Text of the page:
For this course, I will mainly be watching the lecture videos, though I am unlikely to do all of the coursework.  It’s a 12 week course, and I’m more interested in viewing the information, rather than doing all of the work.  Not to mention, I don’t have the time to do everything.  I’m really looking forward to it, though.

Palaeontology and World Building

Creating a new world is a big undertaking.  Last summer, I talked about how I developed Ariadne using my knowledge and education in astronomy, as well as my interest in geography and geology.  But what about the biological aspect?  This is where my interest in palaeontology comes in.

As a child, I was always interested in dinosaurs.  I think that’s pretty common amongst children, but I went even further than that.  I found a book in the library with detailed diagrams of the skeletons and skulls of most known species of dinosaur.  I did my own reconstructions of the dinosaurs in pencil.  I wish I’d kept up with the drawing, but I can always start again.  And I will, actually.  As I grew up, I had to make a decision about what to study in university.  I chose astronomy.  My second choice was palaeontology.  To be honest, I think palaeontology would’ve been more useful, as it involves geology, biology, zoology, and more.  If I could go back to university, it’s what I’d study.

Using palaeontology to build a myriad of animals for Ariadne is something that fascinates me.  How will I do it?  I will start off by developing the basic Classes and Orders of animals, then splitting those up into Families and Genera.  I don’t want to make the Classes identical to what we have on Earth, so I need to be creative.  I can also attempt to trace back the evolution of the animals, which will give me a more realistic variety of animals.  I will examine environments, adaptations, and even colours.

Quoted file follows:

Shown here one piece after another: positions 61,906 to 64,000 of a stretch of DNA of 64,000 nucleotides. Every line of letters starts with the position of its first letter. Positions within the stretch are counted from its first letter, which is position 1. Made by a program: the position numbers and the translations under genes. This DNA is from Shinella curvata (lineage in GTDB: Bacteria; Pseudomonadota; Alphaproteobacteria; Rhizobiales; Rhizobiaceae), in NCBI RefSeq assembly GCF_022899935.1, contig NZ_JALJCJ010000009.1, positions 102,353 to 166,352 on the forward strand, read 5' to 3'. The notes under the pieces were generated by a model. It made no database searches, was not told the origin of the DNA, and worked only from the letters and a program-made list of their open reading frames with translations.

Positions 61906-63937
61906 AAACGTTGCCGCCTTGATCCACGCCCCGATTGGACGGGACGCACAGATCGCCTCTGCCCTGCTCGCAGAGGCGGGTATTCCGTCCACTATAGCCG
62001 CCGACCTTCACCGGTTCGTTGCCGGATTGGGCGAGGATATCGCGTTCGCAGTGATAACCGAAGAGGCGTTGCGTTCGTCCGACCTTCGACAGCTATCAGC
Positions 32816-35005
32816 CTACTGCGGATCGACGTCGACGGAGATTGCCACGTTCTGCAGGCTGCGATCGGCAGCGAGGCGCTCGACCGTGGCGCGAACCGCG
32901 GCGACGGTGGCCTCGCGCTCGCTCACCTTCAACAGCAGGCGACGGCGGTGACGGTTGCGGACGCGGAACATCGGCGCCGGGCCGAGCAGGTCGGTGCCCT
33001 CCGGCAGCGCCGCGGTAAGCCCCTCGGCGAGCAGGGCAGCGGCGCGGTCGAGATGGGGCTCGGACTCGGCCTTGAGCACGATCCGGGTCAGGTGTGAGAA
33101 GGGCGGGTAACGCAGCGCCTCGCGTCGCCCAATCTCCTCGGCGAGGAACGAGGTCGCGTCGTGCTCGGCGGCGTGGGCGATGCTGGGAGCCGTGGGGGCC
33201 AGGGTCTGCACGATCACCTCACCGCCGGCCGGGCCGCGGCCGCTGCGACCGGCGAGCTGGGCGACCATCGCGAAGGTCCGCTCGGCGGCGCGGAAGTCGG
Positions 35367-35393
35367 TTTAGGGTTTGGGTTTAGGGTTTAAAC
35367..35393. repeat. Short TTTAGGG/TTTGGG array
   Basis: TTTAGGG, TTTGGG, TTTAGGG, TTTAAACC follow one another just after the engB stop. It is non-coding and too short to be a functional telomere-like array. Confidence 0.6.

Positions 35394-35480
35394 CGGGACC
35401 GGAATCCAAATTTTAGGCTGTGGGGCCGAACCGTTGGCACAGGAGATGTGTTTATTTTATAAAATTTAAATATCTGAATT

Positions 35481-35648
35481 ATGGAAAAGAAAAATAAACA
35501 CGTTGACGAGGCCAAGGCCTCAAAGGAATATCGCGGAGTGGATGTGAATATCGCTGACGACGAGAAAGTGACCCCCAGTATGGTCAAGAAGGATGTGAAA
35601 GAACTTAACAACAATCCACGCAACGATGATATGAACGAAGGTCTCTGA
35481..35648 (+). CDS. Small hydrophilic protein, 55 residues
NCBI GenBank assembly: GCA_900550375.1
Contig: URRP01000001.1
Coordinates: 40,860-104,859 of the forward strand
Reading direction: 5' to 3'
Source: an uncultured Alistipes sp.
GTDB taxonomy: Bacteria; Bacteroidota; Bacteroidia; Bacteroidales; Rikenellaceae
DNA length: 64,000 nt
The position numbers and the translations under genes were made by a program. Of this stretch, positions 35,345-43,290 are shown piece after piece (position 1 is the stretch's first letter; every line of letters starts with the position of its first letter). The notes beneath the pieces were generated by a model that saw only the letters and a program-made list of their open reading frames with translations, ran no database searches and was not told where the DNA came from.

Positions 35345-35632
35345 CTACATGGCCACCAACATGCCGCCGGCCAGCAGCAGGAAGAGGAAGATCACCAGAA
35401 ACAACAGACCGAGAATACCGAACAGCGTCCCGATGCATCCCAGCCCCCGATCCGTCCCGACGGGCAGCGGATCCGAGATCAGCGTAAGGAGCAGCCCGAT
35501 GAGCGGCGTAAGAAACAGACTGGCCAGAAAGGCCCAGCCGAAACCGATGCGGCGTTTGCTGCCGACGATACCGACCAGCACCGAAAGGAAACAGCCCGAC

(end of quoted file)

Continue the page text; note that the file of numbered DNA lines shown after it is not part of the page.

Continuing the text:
Watching some videos of dinosaurs and other prehistoric animals has helped me develop some ideas for animals.  Seeing the family resemblance between dinosaurs and birds is also quite helpful.  The past and present give me a great insight into how to create new animals, ones that I hope will be truly alien.

On my official website, I will be uploading drawings of the animals as part of the Ariadne Encyclopedia.  You may even see some artwork of real animals on this blog in the future.  I’m excited to get back into drawing.

Who’s interested in seeing some of my artwork?

A dinosaur museum near my hometown? Great!

Near my hometown of Beaverlodge in Alberta, Canada, there’s going to be a new dinosaur museum opening in July.  Pipestone Creek has been the location of numerous Pachyrhinosaurus discoveries near Grande Prairie, Alberta.  It’s finally getting its own museum!

The museum will be called the Philip J. Currie Dinosaur Museum, named after the famous palaeontologist, Philip Currie.  Currie helped found the Royal Tyrrell Museum in Drumheller, Alberta, which is one of the hottest dinosaur fossil regions in the world.  The Royal Tyrrell Museum is one of my favourite museums, and it has the best dinosaur fossil collection I’ve ever seen.

Oh yeah, Philip Currie just received a lifetime achievement award from the Royal Canadian Geographical Society.  Great honour for a great scientist!